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Cellphones are dangerous/not dangerous, inconclusive edition

Omar McFarlane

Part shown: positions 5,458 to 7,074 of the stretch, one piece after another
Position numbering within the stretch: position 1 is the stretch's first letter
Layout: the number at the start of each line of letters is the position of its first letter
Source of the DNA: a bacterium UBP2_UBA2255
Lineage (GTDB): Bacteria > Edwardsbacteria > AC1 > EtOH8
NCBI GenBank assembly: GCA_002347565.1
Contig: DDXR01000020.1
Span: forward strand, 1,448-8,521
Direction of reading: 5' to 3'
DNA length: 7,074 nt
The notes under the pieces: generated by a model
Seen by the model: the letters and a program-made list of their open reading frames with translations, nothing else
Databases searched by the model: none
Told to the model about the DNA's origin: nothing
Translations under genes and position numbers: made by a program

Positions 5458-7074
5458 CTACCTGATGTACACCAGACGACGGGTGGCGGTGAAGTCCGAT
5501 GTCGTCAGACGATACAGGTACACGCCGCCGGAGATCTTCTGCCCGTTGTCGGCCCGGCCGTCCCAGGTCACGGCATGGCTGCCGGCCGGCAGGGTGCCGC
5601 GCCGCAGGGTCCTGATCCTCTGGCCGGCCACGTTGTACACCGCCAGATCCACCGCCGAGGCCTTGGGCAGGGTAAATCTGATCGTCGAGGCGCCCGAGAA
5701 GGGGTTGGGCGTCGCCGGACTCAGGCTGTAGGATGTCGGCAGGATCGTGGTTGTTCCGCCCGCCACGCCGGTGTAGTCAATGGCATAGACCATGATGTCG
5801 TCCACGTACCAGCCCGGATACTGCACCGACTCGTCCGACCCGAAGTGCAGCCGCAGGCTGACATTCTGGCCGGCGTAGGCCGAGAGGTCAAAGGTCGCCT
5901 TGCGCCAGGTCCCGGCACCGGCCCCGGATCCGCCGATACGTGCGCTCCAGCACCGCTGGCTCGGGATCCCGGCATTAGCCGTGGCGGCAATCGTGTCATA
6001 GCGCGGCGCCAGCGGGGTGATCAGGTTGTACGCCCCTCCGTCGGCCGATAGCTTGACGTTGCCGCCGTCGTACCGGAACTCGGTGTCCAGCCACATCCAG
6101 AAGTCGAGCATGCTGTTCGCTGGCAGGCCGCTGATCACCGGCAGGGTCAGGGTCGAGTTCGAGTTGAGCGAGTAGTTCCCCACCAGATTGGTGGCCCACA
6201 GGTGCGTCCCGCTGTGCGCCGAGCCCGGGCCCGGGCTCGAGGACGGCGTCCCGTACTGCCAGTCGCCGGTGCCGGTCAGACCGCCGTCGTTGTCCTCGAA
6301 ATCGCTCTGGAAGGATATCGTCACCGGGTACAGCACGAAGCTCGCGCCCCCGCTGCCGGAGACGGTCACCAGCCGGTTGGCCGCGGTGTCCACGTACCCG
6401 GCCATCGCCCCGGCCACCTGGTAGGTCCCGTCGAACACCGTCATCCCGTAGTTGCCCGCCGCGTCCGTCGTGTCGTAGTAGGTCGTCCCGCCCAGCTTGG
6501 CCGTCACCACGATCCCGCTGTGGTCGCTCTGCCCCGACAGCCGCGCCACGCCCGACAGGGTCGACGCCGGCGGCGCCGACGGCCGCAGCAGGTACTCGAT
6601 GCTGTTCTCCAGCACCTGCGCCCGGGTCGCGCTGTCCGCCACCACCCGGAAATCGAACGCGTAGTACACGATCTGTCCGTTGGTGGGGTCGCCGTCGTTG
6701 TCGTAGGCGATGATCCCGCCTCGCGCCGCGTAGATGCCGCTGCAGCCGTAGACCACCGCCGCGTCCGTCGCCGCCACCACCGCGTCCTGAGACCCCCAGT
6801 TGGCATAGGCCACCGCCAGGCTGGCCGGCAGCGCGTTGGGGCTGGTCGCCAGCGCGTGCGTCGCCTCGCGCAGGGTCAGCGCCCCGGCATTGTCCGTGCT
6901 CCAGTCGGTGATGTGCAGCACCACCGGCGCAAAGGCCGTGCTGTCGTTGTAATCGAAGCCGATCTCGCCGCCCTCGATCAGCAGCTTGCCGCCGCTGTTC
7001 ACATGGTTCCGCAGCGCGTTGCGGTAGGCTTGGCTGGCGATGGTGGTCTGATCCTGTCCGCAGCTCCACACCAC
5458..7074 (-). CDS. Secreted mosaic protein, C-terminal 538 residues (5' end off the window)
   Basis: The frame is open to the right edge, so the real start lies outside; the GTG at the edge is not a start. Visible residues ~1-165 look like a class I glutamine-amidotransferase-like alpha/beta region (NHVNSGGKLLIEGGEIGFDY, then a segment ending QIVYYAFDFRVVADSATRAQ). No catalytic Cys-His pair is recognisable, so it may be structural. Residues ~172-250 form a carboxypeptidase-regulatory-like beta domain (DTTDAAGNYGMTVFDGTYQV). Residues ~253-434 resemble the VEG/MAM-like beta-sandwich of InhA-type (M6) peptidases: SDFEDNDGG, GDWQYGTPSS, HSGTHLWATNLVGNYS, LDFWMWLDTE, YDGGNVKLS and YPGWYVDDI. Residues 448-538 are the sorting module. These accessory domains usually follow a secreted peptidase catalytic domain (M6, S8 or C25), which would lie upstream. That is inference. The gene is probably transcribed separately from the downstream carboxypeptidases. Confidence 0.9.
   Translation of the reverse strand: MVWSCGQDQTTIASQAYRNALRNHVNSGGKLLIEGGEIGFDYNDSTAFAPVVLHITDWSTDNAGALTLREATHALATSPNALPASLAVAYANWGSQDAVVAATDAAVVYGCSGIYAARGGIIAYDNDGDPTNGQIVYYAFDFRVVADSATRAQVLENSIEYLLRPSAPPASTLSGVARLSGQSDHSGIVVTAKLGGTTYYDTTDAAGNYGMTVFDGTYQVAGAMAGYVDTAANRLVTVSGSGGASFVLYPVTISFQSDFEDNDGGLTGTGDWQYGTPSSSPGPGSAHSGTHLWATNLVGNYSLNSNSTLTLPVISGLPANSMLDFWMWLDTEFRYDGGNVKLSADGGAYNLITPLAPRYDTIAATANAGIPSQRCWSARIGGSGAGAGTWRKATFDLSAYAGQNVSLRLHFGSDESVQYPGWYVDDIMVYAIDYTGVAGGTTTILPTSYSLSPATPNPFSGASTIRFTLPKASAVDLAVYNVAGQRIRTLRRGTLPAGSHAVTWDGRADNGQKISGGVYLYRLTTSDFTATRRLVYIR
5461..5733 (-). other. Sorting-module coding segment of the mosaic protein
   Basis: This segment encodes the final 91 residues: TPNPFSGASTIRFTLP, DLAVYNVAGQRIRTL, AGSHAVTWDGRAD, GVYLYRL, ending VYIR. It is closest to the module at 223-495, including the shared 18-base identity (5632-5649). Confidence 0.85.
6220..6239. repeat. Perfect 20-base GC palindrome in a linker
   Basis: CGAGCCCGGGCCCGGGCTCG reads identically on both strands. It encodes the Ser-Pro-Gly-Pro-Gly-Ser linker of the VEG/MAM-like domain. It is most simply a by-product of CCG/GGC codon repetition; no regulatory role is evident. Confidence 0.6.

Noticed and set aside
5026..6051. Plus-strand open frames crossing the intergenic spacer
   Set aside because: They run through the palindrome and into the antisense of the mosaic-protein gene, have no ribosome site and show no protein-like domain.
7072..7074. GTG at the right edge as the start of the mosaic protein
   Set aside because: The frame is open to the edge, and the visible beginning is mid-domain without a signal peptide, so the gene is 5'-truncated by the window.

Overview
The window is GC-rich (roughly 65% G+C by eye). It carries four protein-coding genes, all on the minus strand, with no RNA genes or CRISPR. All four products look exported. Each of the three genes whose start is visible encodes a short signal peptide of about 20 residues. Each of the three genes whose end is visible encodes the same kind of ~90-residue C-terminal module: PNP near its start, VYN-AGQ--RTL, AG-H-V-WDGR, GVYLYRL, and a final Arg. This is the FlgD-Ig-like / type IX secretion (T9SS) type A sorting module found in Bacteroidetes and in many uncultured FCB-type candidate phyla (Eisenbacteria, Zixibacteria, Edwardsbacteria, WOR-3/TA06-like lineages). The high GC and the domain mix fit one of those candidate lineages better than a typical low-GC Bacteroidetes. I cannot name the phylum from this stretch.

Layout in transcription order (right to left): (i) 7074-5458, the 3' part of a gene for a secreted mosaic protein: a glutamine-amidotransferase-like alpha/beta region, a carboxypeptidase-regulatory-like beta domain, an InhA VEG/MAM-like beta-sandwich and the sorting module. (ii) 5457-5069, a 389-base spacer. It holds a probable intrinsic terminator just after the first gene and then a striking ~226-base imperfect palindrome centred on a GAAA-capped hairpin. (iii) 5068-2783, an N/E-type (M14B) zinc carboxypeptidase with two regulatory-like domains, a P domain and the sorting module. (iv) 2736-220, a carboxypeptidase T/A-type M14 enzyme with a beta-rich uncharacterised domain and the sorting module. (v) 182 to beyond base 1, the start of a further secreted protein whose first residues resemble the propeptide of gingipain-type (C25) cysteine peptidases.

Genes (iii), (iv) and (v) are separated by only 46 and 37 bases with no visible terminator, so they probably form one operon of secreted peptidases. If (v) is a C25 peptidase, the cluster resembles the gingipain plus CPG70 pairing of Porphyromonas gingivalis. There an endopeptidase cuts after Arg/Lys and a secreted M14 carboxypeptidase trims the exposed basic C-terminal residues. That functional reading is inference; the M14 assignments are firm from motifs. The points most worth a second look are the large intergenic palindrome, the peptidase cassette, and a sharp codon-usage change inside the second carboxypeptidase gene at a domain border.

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Just when we thought we had this whole cellphones do / don't cause cancer bit was behind us, here comes another study to say that they in fact do. The study, which was put together by Finland's Radiation and Nuclear Safety Authority, suggests that people who used cellphones longer than 10 years were 40 percent more likely to develop gliomas (a nervous system tumor) on the side of the head where the cellphone's radiation would enter the head. While we are aware of several studies that go either way on the matter, Microwave News' editor Louis Slesin thinks it is "compelling evidence" because, "We now have two tumor types found among people who use mobiles for more than 10 years shown by two different research groups." Of course, a rebuttal from the Mobile Operators Association said otherwise: "The findings related to tumor location are difficult to interpret." It's hard to really form an opinion considering the amount of data that consistently contradicts itself, but you can decide for yourself when the findings are published in International Journal of Cancer later this year. For now, we will have faith in our mobiles and pray that later on down the line we're not on the wrong end of the impending "I told you so."

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